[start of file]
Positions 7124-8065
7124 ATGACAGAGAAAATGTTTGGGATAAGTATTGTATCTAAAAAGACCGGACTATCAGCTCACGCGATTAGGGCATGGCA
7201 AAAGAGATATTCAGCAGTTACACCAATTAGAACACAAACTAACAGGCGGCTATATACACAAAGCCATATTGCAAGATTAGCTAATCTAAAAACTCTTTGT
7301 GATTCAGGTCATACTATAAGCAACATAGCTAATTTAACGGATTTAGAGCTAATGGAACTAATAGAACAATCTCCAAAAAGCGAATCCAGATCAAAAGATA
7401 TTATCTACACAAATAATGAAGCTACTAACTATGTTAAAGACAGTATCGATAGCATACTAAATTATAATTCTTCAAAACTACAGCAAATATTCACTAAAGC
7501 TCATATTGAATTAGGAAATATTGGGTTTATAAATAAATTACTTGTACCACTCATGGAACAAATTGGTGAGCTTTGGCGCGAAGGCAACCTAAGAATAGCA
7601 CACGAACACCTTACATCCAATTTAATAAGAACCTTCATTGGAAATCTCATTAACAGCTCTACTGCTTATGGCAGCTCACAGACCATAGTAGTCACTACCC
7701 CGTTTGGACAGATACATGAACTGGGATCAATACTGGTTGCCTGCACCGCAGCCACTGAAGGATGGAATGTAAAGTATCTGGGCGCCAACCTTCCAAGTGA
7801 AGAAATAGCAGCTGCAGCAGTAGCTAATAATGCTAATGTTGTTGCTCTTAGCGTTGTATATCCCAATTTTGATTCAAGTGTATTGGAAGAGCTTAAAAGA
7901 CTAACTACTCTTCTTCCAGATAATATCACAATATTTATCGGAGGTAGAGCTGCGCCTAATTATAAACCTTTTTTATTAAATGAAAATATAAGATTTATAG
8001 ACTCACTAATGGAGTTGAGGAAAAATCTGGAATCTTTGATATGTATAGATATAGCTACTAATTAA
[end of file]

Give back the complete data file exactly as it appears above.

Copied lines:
Positions 7124-8065
7124 ATGACAGAGAAAATGTTTGGGATAAGTATTGTATCTAAAAAGACCGGACTATCAGCTCACGCGATTAGGGCATGGCA
7201 AAAGAGATATTCAGCAGTTACACCAATTAGAACACAAACTAACAGGCGGCTATATACACAAAGCCATATTGCAAGATTAGCTAATCTAAAAACTCTTTGT
7301 GATTCAGGTCATACTATAAGCAACATAGCTAATTTAACGGATTTAGAGCTAATGGAACTAATAGAACAATCTCCAAAAAGCGAATCCAGATCAAAAGATA
7401 TTATCTACACAAATAATGAAGCTACTAACTATGTTAAAGACAGTATCGATAGCATACTAAATTATAATTCTTCAAAACTACAGCAAATATTCACTAAAGC
7501 TCATATTGAATTAGGAAATATTGGGTTTATAAATAAATTACTTGTACCACTCATGGAACAAATTGGTGAGCTTTGGCGCGAAGGCAACCTAAGAATAGCA
7601 CACGAACACCTTACATCCAATTTAATAAGAACCTTCATTGGAAATCTCATTAACAGCTCTACTGCTTATGGCAGCTCACAGACCATAGTAGTCACTACCC
7701 CGTTTGGACAGATACATGAACTGGGATCAATACTGGTTGCCTGCACCGCAGCCACTGAAGGATGGAATGTAAAGTATCTGGGCGCCAACCTTCCAAGTGA
7801 AGAAATAGCAGCTGCAGCAGTAGCTAATAATGCTAATGTTGTTGCTCTTAGCGTTGTATATCCCAATTTTGATTCAAGTGTATTGGAAGAGCTTAAAAGA
7901 CTAACTACTCTTCTTCCAGATAATATCACAATATTTATCGGAGGTAGAGCTGCGCCTAATTATAAACCTTTTTTATTAAATGAAAATATAAGATTTATAG
8001 ACTCACTAATGGAGTTGAGGAAAAATCTGGAATCTTTGATATGTATAGATATAGCTACTAATTAA